A night of missed opportunities for Angels

ANAHEIM, Calif. – All around the Angels clubhouse,
players slumped quietly in front of their lockers and cursed their
missed opportunities. No one was more upset than Torii
Hunter.
 
Like his teammates, Hunter knew the
Angels had their chances Tuesday night — not just one or two but
several. A timely base hit here, a well-placed fly ball there and it’s
possible things turn out differently. But every time they could have
made the most of their opportunities, they
misfired.
 
“I’m mad,” Hunter said. “I wanted
to get something going. We had chances, we just didn’t take advantage
of them.”
 
So a game that could have been a
victory winds up a 6-5 loss to the Oakland A’s, who have won the first
two games of the four-game series and dropped the Angels 2½ games out of
the American League wild card race.
 
At a
time when every game weighs heavily on their season, the Angels are
treading lightly.
 
“We can’t let this linger
too long,” Vernon Wells said. “We’ve got two more games with these guys
and we need to split the series.”
 
They can
ill afford to let another game get away. They were 2 for 10 with
runners in scoring position and stranded three runners at third base,
each time with less than two outs. But their best chance came in the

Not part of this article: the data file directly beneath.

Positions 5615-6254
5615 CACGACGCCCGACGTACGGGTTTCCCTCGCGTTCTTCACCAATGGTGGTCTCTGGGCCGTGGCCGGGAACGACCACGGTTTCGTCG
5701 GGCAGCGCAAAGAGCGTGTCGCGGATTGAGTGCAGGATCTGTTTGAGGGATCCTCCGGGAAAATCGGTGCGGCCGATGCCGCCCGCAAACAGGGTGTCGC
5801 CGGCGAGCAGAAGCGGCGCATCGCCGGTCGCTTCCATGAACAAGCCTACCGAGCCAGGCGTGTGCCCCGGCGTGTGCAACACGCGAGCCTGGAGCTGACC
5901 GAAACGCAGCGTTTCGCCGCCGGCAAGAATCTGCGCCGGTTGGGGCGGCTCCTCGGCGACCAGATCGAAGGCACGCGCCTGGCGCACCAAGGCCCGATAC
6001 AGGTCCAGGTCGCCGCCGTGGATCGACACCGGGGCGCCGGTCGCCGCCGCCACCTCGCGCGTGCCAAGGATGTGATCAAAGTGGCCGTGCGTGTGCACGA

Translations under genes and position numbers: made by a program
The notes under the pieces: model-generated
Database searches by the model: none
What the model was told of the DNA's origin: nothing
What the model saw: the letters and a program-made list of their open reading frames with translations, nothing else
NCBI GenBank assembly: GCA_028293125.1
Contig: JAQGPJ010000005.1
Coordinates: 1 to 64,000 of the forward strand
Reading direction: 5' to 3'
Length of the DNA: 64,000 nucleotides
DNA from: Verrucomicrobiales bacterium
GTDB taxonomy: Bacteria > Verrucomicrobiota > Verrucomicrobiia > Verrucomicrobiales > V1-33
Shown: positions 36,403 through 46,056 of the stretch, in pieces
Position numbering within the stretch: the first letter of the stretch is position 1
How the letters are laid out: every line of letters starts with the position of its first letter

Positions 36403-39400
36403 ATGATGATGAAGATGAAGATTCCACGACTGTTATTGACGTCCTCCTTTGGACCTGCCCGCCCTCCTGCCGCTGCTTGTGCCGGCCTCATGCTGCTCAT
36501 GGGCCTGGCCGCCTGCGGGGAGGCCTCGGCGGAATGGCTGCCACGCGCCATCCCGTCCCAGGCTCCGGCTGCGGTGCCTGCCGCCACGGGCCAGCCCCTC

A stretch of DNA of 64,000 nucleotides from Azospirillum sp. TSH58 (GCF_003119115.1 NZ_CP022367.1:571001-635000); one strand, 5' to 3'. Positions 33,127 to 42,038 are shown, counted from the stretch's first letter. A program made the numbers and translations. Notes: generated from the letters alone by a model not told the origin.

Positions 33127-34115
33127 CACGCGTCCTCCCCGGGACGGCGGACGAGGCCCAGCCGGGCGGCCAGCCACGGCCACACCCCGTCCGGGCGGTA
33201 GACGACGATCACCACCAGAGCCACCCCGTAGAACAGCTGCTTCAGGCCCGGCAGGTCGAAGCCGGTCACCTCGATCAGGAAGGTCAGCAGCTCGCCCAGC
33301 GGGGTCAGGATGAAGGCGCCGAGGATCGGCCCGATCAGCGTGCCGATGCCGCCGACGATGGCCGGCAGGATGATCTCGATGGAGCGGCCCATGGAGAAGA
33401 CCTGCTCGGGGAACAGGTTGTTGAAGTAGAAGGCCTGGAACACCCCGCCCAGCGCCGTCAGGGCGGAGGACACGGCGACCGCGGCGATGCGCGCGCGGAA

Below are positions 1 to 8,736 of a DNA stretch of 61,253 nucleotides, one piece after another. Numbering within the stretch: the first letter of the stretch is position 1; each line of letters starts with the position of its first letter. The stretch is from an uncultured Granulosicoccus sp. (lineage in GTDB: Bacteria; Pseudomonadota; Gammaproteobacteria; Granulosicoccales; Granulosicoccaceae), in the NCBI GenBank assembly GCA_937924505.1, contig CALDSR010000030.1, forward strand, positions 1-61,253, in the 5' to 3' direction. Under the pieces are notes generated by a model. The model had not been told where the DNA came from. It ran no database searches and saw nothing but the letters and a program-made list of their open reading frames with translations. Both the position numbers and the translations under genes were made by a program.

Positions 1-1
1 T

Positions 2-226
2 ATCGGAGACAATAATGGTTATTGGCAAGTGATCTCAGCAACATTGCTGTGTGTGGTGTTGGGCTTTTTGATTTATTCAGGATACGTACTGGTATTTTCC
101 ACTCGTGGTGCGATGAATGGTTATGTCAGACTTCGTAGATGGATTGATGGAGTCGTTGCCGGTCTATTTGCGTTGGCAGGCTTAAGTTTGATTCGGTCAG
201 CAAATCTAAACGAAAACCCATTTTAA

ninth inning after run-scoring singles by Hunter and Albert Pujols
turned a 6-3 deficit into a 6-5
nail-biter.
 
With runners at first and third
and no outs, this was their time. A fly ball would have been enough to
tie the game; a single would have put them in position to win. But at a
crucial moment, Kendrys Morales struck out and Howie Kendrick hit into a
game-ending double play.
 
Just like that,
the night went up in smoke.
 
“We had a rally
going,” Hunter said. “Take the first inning and the middle of the game
and the end, we had runners in scoring position and didn’t come through
with less than two outs. Those runs, if you look at the end of the game,
those are runs we should’ve scored.”
 
In
fact, the Angels had runners at first and third in the first inning with
no outs and didn’t score. They had runners at first and third with one
out in the second and didn’t score. Same thing in the
ninth.
 
“We just didn’t get it done,”
manager Mike Scioscia said. “We battled back and had opportunities to
move the baseball and score a run but we couldn’t do it. We end up
paying a price for that.”
 
This is not to
take anything away from the A’s. They got a two-run homer from Brandon
Moss in the fourth and then added two runs in the top of the ninth when
Cliff Pennington hit a two-out single off Kevin Jepsen and Coco Crisp
drove a pitch into the corner in right. Hunter ran to cut it off, but
the ball caromed past him, allowing the speedy Crisp to circle the bases
on what was ruled a triple and an
error.
 
Those turned out to be insurance
runs the A’s would need. And after A’s closer Grant Balfour was unable
to retire a batter in the bottom of the ninth, Jerry Blevins came in and
got the biggest outs of the night.
 
The A’s
now have won twice in two nights, trimming two games off the schedule
and making the Angels’ task of winning a wild card spot more difficult
with 20 games to play.
 
“You approach every
game as a must-win,” Wells said.
 
That’s
the position they’re in – they must win.